Our thoughts

Do we need blockchain at all?

Fifteen years ago, the Bitcoin whitepaper was published, opening the blockchain era. Today, blockchain is a wonderful and mature tool with a devoted community. But in Internet terms, fifteen years is an eternity, and it’s time to look toward what comes next.

The fundamental characteristics of blockchain

The advantages of blockchain

Blockchain has two main advantages:

  • Trustlessness: when something works onchain, it generally means it’s irrevocably true
  • Decentralization: while different conditions may apply depending on the blockchain, anyone can join the network and contribute their computing power

The original use cases

The Ethereum whitepaper imagines future applications running on blockchain, such as:

  • token systems
  • financial derivatives and stable-value currencies
  • identity and reputation systems
  • decentralized file storage
  • decentralized autonomous organizations

Most uses for blockchain mentioned in the Ethereum whitepaper have been put into practice.

What makes a blockchain a blockchain?

Polynya identifies three main characteristics of blockchain, and says blockchain is only useful if you need all three:

  1. Peer-to-peer: that exists outside of the blockchain, with many applications, such as how Peertube distributes video hosting load.
  2. Strict global consensus: that’s the only thing that only the blockchain can do. Whatever is on the blockchain is considered to be true.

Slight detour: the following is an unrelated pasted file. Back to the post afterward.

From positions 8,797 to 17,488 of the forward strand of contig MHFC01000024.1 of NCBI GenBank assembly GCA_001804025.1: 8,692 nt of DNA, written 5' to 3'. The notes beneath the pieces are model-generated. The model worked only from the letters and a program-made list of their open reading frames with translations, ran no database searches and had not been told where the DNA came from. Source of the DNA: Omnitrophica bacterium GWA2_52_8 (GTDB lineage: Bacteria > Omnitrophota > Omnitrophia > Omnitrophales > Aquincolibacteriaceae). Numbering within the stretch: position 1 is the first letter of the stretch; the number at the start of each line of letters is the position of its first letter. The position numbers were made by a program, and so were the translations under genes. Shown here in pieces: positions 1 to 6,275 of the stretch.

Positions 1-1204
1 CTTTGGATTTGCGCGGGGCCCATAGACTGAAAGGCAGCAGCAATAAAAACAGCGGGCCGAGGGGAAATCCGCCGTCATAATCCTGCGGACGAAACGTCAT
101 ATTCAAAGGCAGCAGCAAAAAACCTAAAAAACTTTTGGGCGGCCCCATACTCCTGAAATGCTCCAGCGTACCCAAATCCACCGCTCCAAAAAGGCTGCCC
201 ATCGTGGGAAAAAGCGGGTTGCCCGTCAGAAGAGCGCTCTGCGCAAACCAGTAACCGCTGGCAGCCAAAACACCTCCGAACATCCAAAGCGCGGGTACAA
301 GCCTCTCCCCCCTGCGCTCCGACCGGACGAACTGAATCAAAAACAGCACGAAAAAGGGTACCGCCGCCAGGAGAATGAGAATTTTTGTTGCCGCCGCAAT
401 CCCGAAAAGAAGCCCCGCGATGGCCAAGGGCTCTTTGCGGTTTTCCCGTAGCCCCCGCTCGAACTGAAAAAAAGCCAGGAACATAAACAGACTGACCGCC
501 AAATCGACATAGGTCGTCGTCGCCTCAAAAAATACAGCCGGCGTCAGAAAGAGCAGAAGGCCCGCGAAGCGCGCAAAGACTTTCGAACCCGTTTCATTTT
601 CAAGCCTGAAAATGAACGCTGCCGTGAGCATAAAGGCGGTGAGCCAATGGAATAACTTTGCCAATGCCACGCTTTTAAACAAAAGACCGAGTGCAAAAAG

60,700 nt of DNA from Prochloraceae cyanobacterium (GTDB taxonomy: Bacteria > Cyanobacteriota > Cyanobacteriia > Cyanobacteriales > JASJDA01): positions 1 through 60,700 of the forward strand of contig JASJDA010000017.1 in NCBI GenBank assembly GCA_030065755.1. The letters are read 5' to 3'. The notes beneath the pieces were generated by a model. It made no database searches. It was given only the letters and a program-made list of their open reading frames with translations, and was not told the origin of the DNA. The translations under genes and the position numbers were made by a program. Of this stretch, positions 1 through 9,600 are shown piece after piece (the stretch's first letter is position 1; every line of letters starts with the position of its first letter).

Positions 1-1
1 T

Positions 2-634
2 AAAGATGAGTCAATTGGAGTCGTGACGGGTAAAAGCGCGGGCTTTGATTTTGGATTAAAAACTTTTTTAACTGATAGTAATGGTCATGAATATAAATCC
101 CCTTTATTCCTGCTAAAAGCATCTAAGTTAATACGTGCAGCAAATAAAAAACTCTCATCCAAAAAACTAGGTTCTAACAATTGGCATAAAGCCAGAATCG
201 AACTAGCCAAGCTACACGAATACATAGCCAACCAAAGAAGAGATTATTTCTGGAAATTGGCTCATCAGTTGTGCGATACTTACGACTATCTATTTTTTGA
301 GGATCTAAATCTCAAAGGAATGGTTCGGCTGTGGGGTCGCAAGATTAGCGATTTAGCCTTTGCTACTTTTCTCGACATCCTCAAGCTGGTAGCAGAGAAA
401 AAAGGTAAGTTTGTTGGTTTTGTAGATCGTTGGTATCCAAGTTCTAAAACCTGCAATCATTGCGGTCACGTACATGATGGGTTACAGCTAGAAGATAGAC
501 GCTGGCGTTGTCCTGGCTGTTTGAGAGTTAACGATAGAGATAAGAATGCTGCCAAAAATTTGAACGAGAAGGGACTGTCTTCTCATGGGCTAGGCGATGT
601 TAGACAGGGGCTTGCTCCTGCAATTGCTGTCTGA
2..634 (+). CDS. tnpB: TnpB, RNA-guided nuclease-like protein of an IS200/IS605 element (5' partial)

3. Strict objectivity: this is a caveat to the strict global consensus: smart contracts only understand what is inside the blockchain. 

Blockchains are great for internet-native value!

All the value ascribed to the Internet a few decades ago came from regular banking systems: your credit card and checking account were not an integral part of the Internet. It was a massive headache to pay over the Internet. This is what made PayPal and Stripe so valuable to their customers decades later, and it’s interesting to note that we still haven’t evolved past entering a credit card number when paying online!

Interestingly, cypher-punks of the early 1990s were incredibly excited about « crypto-commerce ». But at the time, they said: «We have asymmetric encryption, we have RSA… we can do a bunch of private stuff! » and money was just a footnote − « we’ll solve that later ». In practice, it took a few decades to get there, with the Bitcoin whitepaper.

But they’re only interesting for internet-native value.

In the real world, contracts are great because you can change them. You can incorporate more things, correct information, or add an amendment. Because blockchains require strict objectivity, they can’t do that: they can only parse whatever is happening inside their system.

That’s why I go as far as to say that the blockchain is only interesting for internet-native value.

Otherwise, my thesis is that you do not need a strictly coherent system with peer-to-peer operations and a strict global consensus. You may just be better off with a centralized database!

Cryptocurrencies, NFTs, and onchain games have internet-native value. They don’t need to be linked to your regular bank account; they don’t live outside of the blockchain. And they’re what has really taken off in the crypto world.

Trustlessness without decentralization: zero-knowledge proofs

Do you actually need trustlessness and decentralization?